March 19, 2020

How to Self-Isolate like a Boss

Triathletes are notoriously bad at sitting still. Here’s how you can win at a 14-day self-isolation.

Text by: Ellen Pennock

I was supposed to race the ITU Sarasota Continental Cup last weekend. But, #coronavirus. Instead, the race was cancelled, I changed my flights to return to Canada right away and came back to my empty apartment to self-isolate for 14 days.

For someone who is used to nonstop busyness, 14 days confined to the walls of my apartment was daunting. But now, six days in, I’m honestly having a great time.

Here’s the thing. So many of us (especially triathletes), are addicted to busyness. But this unprecedented time in history demands that we take unprecedented measures. Maybe it’s ironic, because all this means is that we must stay home.

If you too are currently in self-isolation, I’ll encourage you to see the opportunities that lie in spending 14 days alone. People pay hundreds of dollars to go on retreats in the woods. But I’m telling you that you can have your own retreat in the comfort of your own home FOR FREE.

Here are 10 ways to absolutely crush 14 days in self-isolation:

1.Take a mini staycation.

On the first day of my self-isolation, I drank three cappuccinos, had a bubble bath in the middle of the day and cracked open a bottle of wine. Talk about living my best self-isolation life.

2. …Then get back into a routine.

I do have Feisty work to do, however. And let’s just say I was pretty unproductive in the first three days despite having way more time than usual. For day four, I set an alarm, dressed in real clothes and wrote a schedule for the day.

3. FaceTime all your friends.

Check in with your other friends in self-isolation. Call your mom. Ask to talk to the family dog. Call your friend you haven’t spoken to in a while.

4. Keep training.

At this time where I live, it’s ok to go out for solo runs and bikes as long as you don’t come into contact with anyone and you’re asymptomatic. Check with your regional health advisories for what you can and cannot do under self-isolation. As for swimming, you can use stretch cords to mimic your swim stroke. Do what you have to do to stay sane, even if that means bicep curling milk jugs.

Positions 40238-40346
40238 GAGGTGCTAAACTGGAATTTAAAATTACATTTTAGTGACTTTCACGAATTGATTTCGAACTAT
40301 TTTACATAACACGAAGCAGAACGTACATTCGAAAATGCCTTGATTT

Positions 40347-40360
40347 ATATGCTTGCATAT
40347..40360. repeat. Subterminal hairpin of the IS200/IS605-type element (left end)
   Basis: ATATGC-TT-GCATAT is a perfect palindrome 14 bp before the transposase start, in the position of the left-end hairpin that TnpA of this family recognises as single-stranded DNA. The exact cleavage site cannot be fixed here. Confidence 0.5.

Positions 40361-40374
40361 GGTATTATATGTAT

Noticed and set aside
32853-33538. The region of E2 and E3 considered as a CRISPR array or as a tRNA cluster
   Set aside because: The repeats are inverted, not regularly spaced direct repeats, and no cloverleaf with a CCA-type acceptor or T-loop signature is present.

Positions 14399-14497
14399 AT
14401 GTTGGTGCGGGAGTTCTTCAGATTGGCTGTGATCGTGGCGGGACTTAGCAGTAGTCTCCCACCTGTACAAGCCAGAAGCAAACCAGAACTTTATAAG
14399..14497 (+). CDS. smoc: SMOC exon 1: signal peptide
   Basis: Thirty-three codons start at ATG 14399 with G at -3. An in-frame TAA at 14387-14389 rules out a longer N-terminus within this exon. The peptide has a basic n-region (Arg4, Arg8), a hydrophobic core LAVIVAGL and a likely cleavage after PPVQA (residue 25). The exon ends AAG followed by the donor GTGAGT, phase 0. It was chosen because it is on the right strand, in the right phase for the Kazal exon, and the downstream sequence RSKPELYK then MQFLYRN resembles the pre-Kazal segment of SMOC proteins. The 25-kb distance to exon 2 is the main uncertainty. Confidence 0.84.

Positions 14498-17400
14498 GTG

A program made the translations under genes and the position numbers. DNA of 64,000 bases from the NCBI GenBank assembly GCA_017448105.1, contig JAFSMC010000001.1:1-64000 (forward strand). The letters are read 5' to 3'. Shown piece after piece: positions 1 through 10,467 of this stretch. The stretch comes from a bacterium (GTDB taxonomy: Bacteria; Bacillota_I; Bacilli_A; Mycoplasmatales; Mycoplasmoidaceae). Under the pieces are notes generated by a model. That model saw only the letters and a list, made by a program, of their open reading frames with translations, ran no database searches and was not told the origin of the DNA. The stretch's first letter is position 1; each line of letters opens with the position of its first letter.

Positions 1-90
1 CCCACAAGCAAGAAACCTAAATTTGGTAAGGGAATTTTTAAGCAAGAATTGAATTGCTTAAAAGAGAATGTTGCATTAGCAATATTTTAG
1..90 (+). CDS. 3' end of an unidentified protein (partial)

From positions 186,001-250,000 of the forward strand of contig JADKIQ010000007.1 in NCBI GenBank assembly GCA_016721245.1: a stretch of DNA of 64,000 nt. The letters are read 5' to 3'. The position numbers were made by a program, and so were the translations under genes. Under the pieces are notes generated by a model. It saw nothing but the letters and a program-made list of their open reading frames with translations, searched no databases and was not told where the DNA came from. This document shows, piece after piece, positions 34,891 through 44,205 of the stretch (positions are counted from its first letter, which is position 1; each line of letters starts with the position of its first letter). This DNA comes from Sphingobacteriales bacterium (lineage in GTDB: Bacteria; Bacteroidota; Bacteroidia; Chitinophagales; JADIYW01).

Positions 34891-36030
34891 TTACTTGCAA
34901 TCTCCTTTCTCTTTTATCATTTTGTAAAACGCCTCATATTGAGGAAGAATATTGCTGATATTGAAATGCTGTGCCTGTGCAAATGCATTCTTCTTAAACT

5. Bake sh*t.

Now is time to finally try all those recipes on your Pinterest board.

6. Do that chore you’ve been putting off for months.

It will probably take you 20 minutes max.

7. Clean your counters every day.

Things feel a bit out of control right now, but for some reason having clean kitchen counters makes me feel I still have some self-efficacy. Plus it pays to be extra hygienic these days.

8. Make a 14-day journal of your self-isolation.

There are going to be highs and lows. You might experience emotions ranging from boredom, sadness, joy, and loneliness to a full-blown spiritual awakening. Keeping track of your daily activities and emotions gives you something to do and a little memorabilia to look back on.  

9. Day dream.

The best ideas often come to us when we give ourselves the time and space to get lost in our own thoughts. I’m most creative when I have extended periods of time alone. Think of all the brilliant ideas you’ll have after 14-days of uninterrupted solitude.

10. Listen to some podcasts.

I hear the IronWomen and If We Were Riding podcasts are excellent.

*BONUS*: Make a TikTok.

Personally, I haven’t quite got to the point where I’m confident (or bored?) enough to make a solo TikTok. But I still have 8 days left…


The current global situation is bigger than triathlon. I am urging you to let go of your “I-haven’t-swam-in-5-days” anxious energy, get resourceful in your training and realize we have a responsibility to our communities. We can save lives by simply staying home, practicing social distancing and keeping good hygiene.

And what happens after 14 days? I have this imaginary finish line in my head that might not exist at the moment. The thing is we actually don’t know how long this is going to last for.

In all this uncertainty, there is an opportunity to learn how to stay in the moment. And this is a useful tool once we can get back to triathlon racing. In the meantime, stay home, soak in some recovery and keep training. You might learn you’re actually pretty fun to hang out with.

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